Heights concern me. Must have fallen out of the crib or something. Escalators provide a double threat; not only do they escalate, but I worry about stepping on the correct stair as it becomes available. Take this one, or wait two seconds for the next? Also, with escalators – I know this is irrational – I worry about having my toes eaten by those teeth at the end of the ride, where the stair sinks away.
SCOUT: Clearly the MothUP movement's been growing quickly, despite the fact that you're not allowed to advertise. Are you proud, surprised, dancing with joy ... or just having to get there much earlier than normal?
Proud, but not surprised. I found while spreading the gospel that hardly anyone knew of The Moth, and when I mentioned New York, many grimaced knowingly … as if I had some common disease, as if to say, “Oh, I see. You want to be cool, and imitate New York. We’re not cool in Atlanta, right?” So my approach had to be adjusted. Before attendees started arriving for the first event, I looked around the room at Manuel’s and thought: “This place isn’t big enough.” About 75 people showed up, pretty much full capacity.
SCOUT: You're quite the man about town. What other projects, organizations, or distractions are you involved in/working on?
Soon I’ll finish the second draft of When I Next Appear to You, a collection of – what else? – true personal stories. The book started with a zine/chapbook type of thing, Big Pinch World, which became a website. And then Katharine Weber, the novelist, happened upon my website, contacted me and told her editor at Little, Brown, who sent me an email. The editor suggested I write a full-length book. She gave me a list of agents she prefers to work with, and I hooked up with one. Writers either love this story or hate it.
With my son, who is a poet, I’m putting the final touches on another zine, coming out this summer.
Still not rich from Made of This, the book I wrote with Gianni Simone, an Italian mail artist living in Japan. It grew out of an experiment. Gianni emailed me a random memory that began, “I remember … ” and I responded with a quick memory of my own that was suggested by his. We kept going for two and half years; the exchanges deepened and grew more intimate. I’ve never met Gianni or even talked with him on the phone, but he’s closer to me than some of my geographically nearer friends. We stopped at 999 memories.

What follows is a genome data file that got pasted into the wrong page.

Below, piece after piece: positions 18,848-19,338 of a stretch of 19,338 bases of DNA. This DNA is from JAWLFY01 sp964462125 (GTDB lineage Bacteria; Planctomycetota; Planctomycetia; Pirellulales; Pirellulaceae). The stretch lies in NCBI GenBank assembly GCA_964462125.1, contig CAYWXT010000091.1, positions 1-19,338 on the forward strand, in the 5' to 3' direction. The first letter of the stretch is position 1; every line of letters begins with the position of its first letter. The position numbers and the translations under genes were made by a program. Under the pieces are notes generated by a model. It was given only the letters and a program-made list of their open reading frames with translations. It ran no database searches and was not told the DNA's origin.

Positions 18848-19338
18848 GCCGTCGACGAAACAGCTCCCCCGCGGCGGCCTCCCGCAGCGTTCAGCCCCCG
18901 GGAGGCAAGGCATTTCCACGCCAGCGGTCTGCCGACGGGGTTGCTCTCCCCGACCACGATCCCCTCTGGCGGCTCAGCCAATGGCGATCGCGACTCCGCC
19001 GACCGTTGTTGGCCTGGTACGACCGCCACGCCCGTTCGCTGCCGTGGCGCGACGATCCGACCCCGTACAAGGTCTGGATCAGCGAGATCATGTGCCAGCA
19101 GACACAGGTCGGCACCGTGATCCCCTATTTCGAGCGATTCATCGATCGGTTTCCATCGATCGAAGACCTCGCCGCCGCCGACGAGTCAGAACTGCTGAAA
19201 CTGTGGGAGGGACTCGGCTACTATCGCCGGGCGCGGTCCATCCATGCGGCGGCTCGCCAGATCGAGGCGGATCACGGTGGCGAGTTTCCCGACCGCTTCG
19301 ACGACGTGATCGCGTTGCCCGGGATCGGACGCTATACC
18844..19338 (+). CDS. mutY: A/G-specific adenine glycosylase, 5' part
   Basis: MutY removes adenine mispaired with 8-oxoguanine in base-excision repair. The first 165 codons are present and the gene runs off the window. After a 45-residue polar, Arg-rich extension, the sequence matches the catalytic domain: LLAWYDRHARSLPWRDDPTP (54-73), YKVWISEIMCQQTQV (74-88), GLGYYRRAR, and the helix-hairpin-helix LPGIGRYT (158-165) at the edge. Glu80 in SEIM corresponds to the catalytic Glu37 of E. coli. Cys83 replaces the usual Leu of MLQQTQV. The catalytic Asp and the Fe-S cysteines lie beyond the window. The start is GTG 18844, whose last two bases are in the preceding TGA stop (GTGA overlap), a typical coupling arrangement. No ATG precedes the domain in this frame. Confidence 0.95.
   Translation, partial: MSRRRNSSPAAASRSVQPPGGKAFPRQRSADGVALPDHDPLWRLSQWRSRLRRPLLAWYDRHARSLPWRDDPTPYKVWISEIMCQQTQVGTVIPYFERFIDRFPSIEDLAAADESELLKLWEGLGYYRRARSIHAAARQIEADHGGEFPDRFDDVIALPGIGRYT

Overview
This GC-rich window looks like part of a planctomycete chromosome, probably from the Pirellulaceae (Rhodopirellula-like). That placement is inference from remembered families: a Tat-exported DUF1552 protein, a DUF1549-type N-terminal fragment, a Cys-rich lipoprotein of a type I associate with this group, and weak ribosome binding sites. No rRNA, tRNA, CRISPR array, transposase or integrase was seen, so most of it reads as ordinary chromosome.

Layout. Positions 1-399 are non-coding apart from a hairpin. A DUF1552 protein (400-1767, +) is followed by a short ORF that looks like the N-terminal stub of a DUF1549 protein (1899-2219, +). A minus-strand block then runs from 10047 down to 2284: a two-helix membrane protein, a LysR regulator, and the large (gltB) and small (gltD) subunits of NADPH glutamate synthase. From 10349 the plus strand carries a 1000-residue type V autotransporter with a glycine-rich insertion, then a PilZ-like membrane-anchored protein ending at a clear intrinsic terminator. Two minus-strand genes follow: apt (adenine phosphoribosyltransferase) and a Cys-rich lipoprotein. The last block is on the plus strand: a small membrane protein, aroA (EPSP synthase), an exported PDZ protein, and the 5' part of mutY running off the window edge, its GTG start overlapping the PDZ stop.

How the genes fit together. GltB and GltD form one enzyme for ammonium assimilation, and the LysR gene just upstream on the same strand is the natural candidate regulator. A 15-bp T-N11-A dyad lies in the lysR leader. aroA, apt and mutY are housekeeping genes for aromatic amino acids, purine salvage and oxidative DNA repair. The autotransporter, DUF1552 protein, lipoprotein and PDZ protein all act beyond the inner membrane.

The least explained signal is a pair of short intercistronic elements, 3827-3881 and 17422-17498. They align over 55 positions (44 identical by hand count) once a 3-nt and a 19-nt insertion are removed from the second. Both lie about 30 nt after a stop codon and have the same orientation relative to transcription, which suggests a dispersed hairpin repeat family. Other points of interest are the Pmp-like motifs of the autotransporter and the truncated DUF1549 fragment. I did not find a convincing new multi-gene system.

With a bunch of other writers, I’ve been a volunteer with the KIPP STRIVE Academy / Wren’s Nest program to mentor authors in fifth and sixth grades. We just finished the program’s second book of – oh yes – true personal stories, written by kids. It will be published around Labor Day.
Of course MothUP does special events as they arise with other groups. Last year we did a show at the Decatur Book Festival, and we helped with Creative Loafing’s party for its fiction-contest winners. I told a story at both.
Some other stuff I don’t want to talk about yet.
SCOUT: Any favorite local hang-outs to unwind after a long night of MOTHing?
Seems like we ought to huddle in a booth at the Majestic, drink coffee and discuss matters of great significance until dawn. Instead, Joyce and I straggle back to our Inman Park hovel, weary and exhilarated. Sometimes we celebrate the next night with dinner at La Tavola Trattoria in Virginia Highland.
SCOUT: What's your favorite spot to find inspiration/creativity for your writing? A quiet garden? Seedy diner? Strip club?
Long hikes. North of San Francisco in the Marin headlands, I trekked 12 to 15 miles on weekends, shorter ones during the week. Atlanta’s rain and swelter make long jaunts less fun, but I try to get out for a traipse along the Beltline or in Candler Park. Believe it or not, I’ve never been to a strip club.
SCOUT: Your favorite “curious find” in Atlanta?
Cheetah Lounge on Spring Street. Kidding! I’m a regular at Thumbs Up Diner for late breakfast. The Greek scramble, wheat biscuit on the side.
SCOUT: Other Atlantans who inspire you and your work?
Hollis Gillespie, a longtime friend, stands as a model of grit and humor in personal life, but I can’t think of anyone to blame my work on.
SCOUT: Finally, throw out a shameless plug: where can folks find out more about you and your projects?
Artifacts and vapor trails at www.bigpinchworld.com and www.madeofthis.org. Of course, I’m on Facebook.